This then moved the discussion to the topic of enhanced OPAC display, where I suggested perhaps we should stop thinking in terms of the an OPAC, and broaden our expectations. We should be looking for a discovery tool that intelligent access all of the resources discussed above. The catalog, the 2 special collections databases, the CDI, thesis, campus resources (as appropriate) ect. Even if this tool does not provide access to our article databases it could provide some measure of integration. For example, a result set could be examined, subjects analyzed, and then a list of subject appropriate databases could be presented under a heading “looking for articles? Try these databases.” When a user selects a database their search would automatically be submitted to the database; rather than being dumped out on the start page, they would immediately get a set of results.

There was also some discussion on what kind of service the CDI could be providing the libraries and other university departments and what an expanded role for it could look like. I think we steered away from the term institutional repository, and ended up talking more about an expanded role for the library in general as a “University Community Research Tool.” I think the most interesting discussions at the table happened in a broader sense than just the CDI & metadata issues, and I think these discussions indicate a role that the CDI can play in embracing, encouraging, and providing education about new technologies, and new information management and retrieval possibilities.

One of the ideas not discussed by our table, but that I’m very interested in is the “Discover and Delivery Council,” a recommendation by R2. Unfortunately this idea was generally disparaged, or at least the need for yet another committee was strongly questioned. However, I think that dislike for the idea was most likely a result of a misunderstanding of what this group might do. I see them as keeping up with all these exciting new possibilities that are available in libraries such as: vuFind, PennTags, reviews, tagging, zotero, libraryFind, ect. Figuring out what will most benefit our users and then going ahead and implementing them. I also see the a great need for this group to do outreach and education within the library to make sure our library is educated about what is going on elsewhere in library land and the possiblities available to us, and what implementation would involve.

There was also a comment made during the report back session on how people though that improving the catalog would require too much work, “putting in all those new links and stuff” and we would be smarter to put that work into other areas. This caught my attention because of the way it was stated. I think it shows a general misunderstanding of what it could mean to improve our catalog, and I think it would be really helpful for our faculty and staff to see some demo’s of what these improved catalogs look like, and understand that for some of these open source solutions, much of the hard work has been done. (Yes, I’m still thinking of vuFind, and Antonio’s fairly snappy install time.)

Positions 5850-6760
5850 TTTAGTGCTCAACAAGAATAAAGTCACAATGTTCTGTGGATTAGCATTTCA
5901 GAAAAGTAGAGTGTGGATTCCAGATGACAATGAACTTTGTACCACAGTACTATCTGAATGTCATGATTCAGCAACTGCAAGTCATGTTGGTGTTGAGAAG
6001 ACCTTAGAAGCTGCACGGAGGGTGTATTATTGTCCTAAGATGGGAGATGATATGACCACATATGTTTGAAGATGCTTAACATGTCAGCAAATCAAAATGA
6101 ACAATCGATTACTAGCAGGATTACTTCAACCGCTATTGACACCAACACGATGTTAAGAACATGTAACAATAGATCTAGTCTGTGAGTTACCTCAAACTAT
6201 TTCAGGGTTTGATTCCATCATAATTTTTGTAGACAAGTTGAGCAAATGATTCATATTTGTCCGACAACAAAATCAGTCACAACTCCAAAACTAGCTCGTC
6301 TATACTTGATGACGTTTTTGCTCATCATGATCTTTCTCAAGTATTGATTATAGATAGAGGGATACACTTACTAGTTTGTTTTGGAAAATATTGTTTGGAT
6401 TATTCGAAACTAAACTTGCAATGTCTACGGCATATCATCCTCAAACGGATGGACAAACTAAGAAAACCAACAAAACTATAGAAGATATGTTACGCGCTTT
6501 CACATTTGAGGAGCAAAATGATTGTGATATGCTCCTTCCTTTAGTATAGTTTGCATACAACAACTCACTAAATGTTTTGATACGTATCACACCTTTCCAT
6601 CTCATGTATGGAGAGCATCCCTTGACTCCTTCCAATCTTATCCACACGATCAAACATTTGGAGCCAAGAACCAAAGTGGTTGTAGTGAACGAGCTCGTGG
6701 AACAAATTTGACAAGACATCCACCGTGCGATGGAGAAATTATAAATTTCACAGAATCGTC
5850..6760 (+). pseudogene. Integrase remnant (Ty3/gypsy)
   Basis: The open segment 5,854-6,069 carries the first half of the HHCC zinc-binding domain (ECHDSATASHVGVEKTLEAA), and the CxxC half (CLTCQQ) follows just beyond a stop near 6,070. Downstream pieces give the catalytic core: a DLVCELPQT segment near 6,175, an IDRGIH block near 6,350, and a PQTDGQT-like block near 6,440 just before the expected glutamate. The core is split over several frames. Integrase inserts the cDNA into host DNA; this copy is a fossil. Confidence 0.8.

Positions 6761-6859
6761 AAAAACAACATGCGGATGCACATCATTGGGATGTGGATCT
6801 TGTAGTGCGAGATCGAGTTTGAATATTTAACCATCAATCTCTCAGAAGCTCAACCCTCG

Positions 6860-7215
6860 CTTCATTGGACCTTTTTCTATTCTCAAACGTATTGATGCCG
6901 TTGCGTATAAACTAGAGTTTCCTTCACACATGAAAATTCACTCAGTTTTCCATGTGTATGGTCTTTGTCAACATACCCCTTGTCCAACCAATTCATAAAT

There did seem to be a general consensus (at my table) that voyager may have outlived its usefulness, at least as a front end system. There was also some interesting discussion on changing how we catalog, and perhaps adding more useful information, perhaps gleaned from publisher’s records, such as table of contents, abstracts and such. There are some valid cataloging concerns, but I’m happy to hear this discussion getting started. I think the focus is certainly on the user, and most people are trying as best they can to meet the users needs. We just need more education about how we do that, which I think could/should be part of the Discovery and Delivery Council’s job.

It is unclear to me what happens next, but I think a continuing discussion both face-to-face and virtual will be helpful. Other UVM library opinions can be found here and here, results of the retreat will most likely be posted here.

Project management with Basecamp

July 5, 2007

We have started using Basecamp for project management. Currently there are only two of us using it and we are mostly using it for the to-do lists. So far I like it. It is a helpful way to keep an eye on the CDI as a whole project, sometimes I get caught up in the backend stuff and don’t give the metadata, or collection development the attention it needs. Basecamp also allows us to assign tasks to each other. If for example, Chris runs across a broken feature, or I find some bad metadata, we can just create a new task and assign it to the appropriate person, Basecamp will then send them an e-mail notification that the task has been added to their to-do list.

Project management has been a bit of an issue for us lately. There has been a lack of clarity in who is doing what and how it is being overseen.  I can see how Basecamp can help with some of these issues, particularly in the “who is doing what” arena.  It may also become very useful as we get more people working on the project. For example, it might be helpful in assigning metadata on a collection basis to our cataloger(s)  and also as a way of tracking collections as they move from collection development, though selection and scanning to the metadata entry phase. We could use it to keep track of what projects we have scheduled and who is working on each phase of the project.

If nothing else the to-do lists have been motivational. There is something about seeing all those items with little check boxes next to them that makes me want to get things done.